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Executive director, Catalyst Europe AG
Almost 8 million people work in the IT sector in the EU, and more than 80% of them are men. While it’s true that male graduates account for three-fifths of STEM graduates (those in the fields of Science, Technology, Engineering and Math), the ‘education’ factor alone cannot explain the lack of women in the industry, particularly at senior levels.
It is no secret that tech-intensive industries have a poor reputation for supporting gender diversity, and the ‘brogrammer’ culture reigns. To understand the experience of women in tech, Catalyst was one of the first organisations to look at those working in business roles. What’s most interesting about these women is that they can work in any sector, so STEM industries are competing across industries for this talent.
Catalyst foundthat even in business roles, the culture of tech companies is particularly difficult for women across the board, and as a result these highly qualified women are taking their talents elsewhere. Over half of women (53%) who started out in a business role in a tech-intensive industry left to take a position in another industry, compared to just 31% of men.
The study also revealed that despite having the same level of education as their male colleagues, women are more likely to start in entry-level positions and therefore are paid less; and they’re also more likely to remain in the minority throughout the pipeline, giving them fewer female role models than other industries and fewer senior women to serve as sponsors.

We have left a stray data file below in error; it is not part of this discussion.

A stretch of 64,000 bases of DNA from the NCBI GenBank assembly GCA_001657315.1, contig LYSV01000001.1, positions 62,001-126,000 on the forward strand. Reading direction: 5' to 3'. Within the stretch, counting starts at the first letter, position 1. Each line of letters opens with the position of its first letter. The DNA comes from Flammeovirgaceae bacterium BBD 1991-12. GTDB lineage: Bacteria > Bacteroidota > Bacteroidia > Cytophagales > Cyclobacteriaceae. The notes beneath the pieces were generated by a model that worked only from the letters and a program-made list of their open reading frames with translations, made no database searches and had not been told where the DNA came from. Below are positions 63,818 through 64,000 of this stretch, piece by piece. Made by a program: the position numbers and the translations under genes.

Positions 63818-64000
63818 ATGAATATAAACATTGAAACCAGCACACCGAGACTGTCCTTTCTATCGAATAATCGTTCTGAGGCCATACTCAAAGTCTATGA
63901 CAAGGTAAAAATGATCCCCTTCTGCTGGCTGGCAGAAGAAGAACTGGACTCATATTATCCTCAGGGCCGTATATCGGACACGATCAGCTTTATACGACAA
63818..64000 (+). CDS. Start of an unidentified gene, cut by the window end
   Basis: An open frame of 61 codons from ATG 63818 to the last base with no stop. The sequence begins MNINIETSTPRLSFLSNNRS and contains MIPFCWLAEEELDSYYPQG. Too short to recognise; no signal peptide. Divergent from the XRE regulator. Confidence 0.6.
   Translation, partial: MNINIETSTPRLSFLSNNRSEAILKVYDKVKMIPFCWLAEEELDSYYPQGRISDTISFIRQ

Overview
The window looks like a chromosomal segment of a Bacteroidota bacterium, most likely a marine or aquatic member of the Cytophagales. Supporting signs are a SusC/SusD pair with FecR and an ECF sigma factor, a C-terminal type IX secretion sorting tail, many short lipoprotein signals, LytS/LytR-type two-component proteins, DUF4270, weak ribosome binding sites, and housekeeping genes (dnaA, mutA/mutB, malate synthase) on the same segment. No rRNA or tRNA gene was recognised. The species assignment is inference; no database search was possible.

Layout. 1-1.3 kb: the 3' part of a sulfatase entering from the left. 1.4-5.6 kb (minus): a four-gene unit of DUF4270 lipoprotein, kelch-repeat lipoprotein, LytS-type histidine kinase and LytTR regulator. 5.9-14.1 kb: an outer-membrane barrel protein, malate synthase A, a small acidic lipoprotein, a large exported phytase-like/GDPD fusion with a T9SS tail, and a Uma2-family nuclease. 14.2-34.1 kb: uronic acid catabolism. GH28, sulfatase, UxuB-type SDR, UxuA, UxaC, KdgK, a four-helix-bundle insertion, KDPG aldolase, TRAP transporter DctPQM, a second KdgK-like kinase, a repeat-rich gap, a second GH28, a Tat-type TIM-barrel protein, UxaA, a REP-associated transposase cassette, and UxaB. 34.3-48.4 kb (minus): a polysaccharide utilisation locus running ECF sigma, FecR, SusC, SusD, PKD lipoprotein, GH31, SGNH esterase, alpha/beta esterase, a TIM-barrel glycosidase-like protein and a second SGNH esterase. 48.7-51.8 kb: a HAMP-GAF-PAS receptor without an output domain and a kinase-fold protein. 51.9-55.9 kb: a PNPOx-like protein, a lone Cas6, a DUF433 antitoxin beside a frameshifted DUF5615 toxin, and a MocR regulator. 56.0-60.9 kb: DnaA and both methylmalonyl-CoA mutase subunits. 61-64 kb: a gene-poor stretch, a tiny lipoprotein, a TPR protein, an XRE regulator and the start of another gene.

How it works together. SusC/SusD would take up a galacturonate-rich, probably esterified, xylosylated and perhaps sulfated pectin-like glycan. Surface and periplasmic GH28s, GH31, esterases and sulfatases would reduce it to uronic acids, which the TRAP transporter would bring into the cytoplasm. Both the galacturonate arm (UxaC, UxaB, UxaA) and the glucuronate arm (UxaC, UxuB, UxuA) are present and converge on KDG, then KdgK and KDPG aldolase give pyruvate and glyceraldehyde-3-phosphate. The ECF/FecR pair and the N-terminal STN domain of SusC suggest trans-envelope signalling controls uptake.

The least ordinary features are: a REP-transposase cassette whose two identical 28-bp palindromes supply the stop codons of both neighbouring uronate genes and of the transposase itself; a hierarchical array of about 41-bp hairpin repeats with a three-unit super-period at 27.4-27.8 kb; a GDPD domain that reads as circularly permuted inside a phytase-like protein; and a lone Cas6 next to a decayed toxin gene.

Numerous studies, including Catalyst’s own, have shown the benefits that diverse thinking can bring to a company’s innovation and creativity as well as its bottom line; despite this fact, the tech world appears to continuously alienate its female workforce, leading to a severe talent drain. Furthermore, with women's global spending predicted to rise to $40 trillionby 2018, how can you serve the market if you don't look and think like the market?
In order to compete and attract the best talent, tech organisations must draw from the full talent pool. Right now, they're missing out on a huge proportion of the available talent, and this has significant consequences for their future bottom line.
On International Women's Day 2016, we ask tech industries to seize the opportunity to remove barriers that are stopping women's advancement and to treat this issue as they would any business objective—with targets, accountability and a commitment to make change.
Tech-intensive organisations are losing talented women, but companies that intentionally address the barriers can transform company culture, become an employer of choice for women and potentially gain a competitive advantage:
Ensure that men and women with comparable credentials are starting out at equal levels and being paid equally and at a competitive rate with others in the industry.
Inclusion is a win-win for all. Having senior male executives sponsor up-and-coming female talent can make a real difference.
research, more than 20% of high-potential women left their first job in a STEM industry for a job elsewhere, due to personal reasons. These women are not opting out of the workforce; they're opting out of STEM industries. Flexible work arrangements can help them stay and keep them from taking their skills to other industries.
Catalyst is the leading nonprofit organization with a mission to accelerate progress for women through workplace inclusion. In the coming weeks we will be hearing from our Chief Diversity Officer Malek Nejjai on this important issue at Amadeus.